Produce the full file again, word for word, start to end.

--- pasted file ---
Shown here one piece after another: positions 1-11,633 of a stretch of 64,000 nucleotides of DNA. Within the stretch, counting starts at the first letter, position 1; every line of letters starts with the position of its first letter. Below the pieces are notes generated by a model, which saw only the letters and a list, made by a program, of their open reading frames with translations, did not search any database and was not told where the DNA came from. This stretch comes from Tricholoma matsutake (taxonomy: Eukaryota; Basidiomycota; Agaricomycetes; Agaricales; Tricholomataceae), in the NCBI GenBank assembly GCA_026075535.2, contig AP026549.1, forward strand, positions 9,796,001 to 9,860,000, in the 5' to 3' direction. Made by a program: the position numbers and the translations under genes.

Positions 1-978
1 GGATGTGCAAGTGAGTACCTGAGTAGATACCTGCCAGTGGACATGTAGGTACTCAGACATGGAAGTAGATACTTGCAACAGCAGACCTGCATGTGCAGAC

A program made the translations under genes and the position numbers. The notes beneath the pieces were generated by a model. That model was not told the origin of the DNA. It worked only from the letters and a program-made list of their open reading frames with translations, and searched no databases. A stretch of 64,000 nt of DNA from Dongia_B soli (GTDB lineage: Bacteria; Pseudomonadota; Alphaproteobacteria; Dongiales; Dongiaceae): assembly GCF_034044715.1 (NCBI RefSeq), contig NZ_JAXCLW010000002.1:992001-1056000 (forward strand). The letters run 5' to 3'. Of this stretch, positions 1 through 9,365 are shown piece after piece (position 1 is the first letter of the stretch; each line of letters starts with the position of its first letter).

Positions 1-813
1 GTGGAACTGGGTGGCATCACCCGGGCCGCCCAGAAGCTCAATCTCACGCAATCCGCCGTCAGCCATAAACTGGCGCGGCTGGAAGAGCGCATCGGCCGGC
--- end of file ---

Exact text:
Shown here one piece after another: positions 1-11,633 of a stretch of 64,000 nucleotides of DNA. Within the stretch, counting starts at the first letter, position 1; every line of letters starts with the position of its first letter. Below the pieces are notes generated by a model, which saw only the letters and a list, made by a program, of their open reading frames with translations, did not search any database and was not told where the DNA came from. This stretch comes from Tricholoma matsutake (taxonomy: Eukaryota; Basidiomycota; Agaricomycetes; Agaricales; Tricholomataceae), in the NCBI GenBank assembly GCA_026075535.2, contig AP026549.1, forward strand, positions 9,796,001 to 9,860,000, in the 5' to 3' direction. Made by a program: the position numbers and the translations under genes.

Positions 1-978
1 GGATGTGCAAGTGAGTACCTGAGTAGATACCTGCCAGTGGACATGTAGGTACTCAGACATGGAAGTAGATACTTGCAACAGCAGACCTGCATGTGCAGAC

A program made the translations under genes and the position numbers. The notes beneath the pieces were generated by a model. That model was not told the origin of the DNA. It worked only from the letters and a program-made list of their open reading frames with translations, and searched no databases. A stretch of 64,000 nt of DNA from Dongia_B soli (GTDB lineage: Bacteria; Pseudomonadota; Alphaproteobacteria; Dongiales; Dongiaceae): assembly GCF_034044715.1 (NCBI RefSeq), contig NZ_JAXCLW010000002.1:992001-1056000 (forward strand). The letters run 5' to 3'. Of this stretch, positions 1 through 9,365 are shown piece after piece (position 1 is the first letter of the stretch; each line of letters starts with the position of its first letter).

Positions 1-813
1 GTGGAACTGGGTGGCATCACCCGGGCCGCCCAGAAGCTCAATCTCACGCAATCCGCCGTCAGCCATAAACTGGCGCGGCTGGAAGAGCGCATCGGCCGGC